It’s that time again-that weird time of the school year where there are very few days off until the end of the year. I think this is a time that educators can be most susceptible to burnout. Have you ever felt that way? What can we do about it?

Educator burnout is a serious problem that affects many educators across the country. According to a recent study titled “Teacher Stress and Teacher Self-Efficacy as Predictors of Engagement, Emotional Exhaustion, and Motivation to Leave the Teaching Profession”, nearly 50% of educators report feeling stressed or burned out on a daily basis. This can have a negative impact on their personal and professional lives, as well as on the students they teach. Since the pandemic, those numbers have likely increased with many of us wondering what to do.

According to Kevin Leichtman in the article “How Burned Out Are You? A Scale For Teachers”, educator burnout is a state of emotional, physical, and mental exhaustion that occurs when teachers feel overwhelmed by the demands of their job. It can be characterized by feelings of cynicism, detachment, and a reduced sense of accomplishment. Burnout can affect all aspects of an educator’s life, including their relationships with students, colleagues, and loved ones. Symptoms of burnout can include fatigue, irritability, insomnia, and difficulty concentrating. Leichtman notes that there are four levels of burnout to consider.

  • Passionate, but overwhelmed
      • Feeling not good enough
      • Negative coping strategies
  • Overwhelmed and becoming cynical
      • High levels of stress and irritation
      • Not setting boundaries between work and home
  • Cynical and approaching exhaustions
      • Isolating at work and home
      • Refusing to engage in professional development
  • Complete exhaustion and breakdown
    • Feeling exhausted every day
    • Unusually frequent illness

There are many factors that can contribute to educator burnout. One of the most common causes is excessive workload. Educators often work long hours, both in the classroom and at home, grading papers, planning lessons, and preparing materials. This can lead to feelings of overwhelm and exhaustion, particularly if educators feel unsupported by their school or colleagues.

Another factor that can contribute to burnout is a lack of autonomy. Educators who feel micromanaged or undervalued may become disillusioned with their profession and lose motivation. Additionally, educators who work in challenging or high-needs environments may be more likely to experience burnout, as they may face more stressors and have fewer resources available to them.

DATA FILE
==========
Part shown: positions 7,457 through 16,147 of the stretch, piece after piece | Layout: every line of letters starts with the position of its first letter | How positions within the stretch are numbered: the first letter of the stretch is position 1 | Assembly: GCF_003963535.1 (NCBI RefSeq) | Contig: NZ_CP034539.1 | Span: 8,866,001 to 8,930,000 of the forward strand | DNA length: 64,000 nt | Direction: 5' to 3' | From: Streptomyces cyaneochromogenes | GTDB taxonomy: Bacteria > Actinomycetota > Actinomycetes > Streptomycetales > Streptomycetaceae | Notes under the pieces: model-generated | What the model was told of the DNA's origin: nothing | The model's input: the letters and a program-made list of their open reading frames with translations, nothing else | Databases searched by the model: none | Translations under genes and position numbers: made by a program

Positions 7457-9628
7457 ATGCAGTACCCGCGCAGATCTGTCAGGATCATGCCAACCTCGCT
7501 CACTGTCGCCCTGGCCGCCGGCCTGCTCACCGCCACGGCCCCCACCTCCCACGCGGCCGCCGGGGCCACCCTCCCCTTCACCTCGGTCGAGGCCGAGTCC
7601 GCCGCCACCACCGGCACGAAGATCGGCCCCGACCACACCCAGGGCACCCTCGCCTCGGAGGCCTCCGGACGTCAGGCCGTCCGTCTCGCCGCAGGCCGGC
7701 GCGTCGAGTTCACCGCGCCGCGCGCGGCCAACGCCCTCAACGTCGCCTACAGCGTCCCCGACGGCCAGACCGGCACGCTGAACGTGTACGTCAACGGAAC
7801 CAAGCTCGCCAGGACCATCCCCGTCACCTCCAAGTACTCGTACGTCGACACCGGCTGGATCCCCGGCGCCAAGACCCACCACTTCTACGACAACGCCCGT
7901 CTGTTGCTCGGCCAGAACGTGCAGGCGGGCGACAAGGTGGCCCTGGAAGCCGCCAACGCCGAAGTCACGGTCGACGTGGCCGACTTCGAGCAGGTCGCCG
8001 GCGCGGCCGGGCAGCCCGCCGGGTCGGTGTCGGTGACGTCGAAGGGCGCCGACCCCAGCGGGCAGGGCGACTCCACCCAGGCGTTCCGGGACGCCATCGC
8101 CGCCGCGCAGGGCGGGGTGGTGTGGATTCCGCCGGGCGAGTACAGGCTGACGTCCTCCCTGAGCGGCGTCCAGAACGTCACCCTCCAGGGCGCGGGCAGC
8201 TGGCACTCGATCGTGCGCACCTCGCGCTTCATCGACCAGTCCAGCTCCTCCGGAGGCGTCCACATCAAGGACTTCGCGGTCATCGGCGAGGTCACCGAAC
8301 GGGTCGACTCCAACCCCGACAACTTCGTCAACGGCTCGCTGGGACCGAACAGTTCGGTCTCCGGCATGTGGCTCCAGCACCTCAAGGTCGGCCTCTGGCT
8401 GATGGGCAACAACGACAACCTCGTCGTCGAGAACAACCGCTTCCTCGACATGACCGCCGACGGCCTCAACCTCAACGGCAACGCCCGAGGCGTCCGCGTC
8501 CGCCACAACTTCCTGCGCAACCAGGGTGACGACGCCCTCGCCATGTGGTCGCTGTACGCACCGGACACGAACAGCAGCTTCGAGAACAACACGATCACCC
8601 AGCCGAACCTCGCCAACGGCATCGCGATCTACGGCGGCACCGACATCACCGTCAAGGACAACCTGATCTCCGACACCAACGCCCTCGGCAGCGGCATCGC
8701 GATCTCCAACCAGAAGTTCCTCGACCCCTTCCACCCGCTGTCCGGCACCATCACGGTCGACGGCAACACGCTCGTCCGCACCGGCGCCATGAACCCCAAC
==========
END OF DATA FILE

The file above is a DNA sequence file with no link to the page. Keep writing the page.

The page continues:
So what can we do? If you’re an educator experiencing burnout, there are several steps you can take to prevent or manage it. Check out this video by Kelly Hopkinson about the importance of self-care for teachers. 

Here are a few suggestions:

  1. Set Boundaries: It’s important to establish clear boundaries between work and personal time. Try to avoid bringing work home with you and take breaks during the day to recharge and refocus.
  2. Practice Self-Care: Engage in activities that help you relax and recharge, such as exercise, meditation, or spending time with loved ones. Make sure you’re getting enough sleep and eating a healthy diet.
  3. Seek Support: Don’t be afraid to reach out to colleagues, friends, or family members for support. 
  4. Prioritize Tasks: Identify the most important tasks and prioritize them. Try to delegate responsibilities or streamline your workload as much as possible.
  5. Engage in Professional Development: Participating in professional development opportunities can help you stay motivated and engaged in your work. Consider attending conferences, workshops, or online training courses.

By taking proactive steps to prevent or manage burnout, educators can improve their quality of life and provide better support to their students. If you’re experiencing burnout, don’t hesitate to seek support and take time for self-care. Remember that you’re not alone, and that there are resources available to help you navigate this challenging time. Check out the PD offerings on Illinois Online Academy on Burnout. 

What do you do to manage burnout? Please join in the conversation by tagging us @KaneCountyROE.

Raven Szalkowski – Professional Learning Coordinator
(t):  630-762-2056

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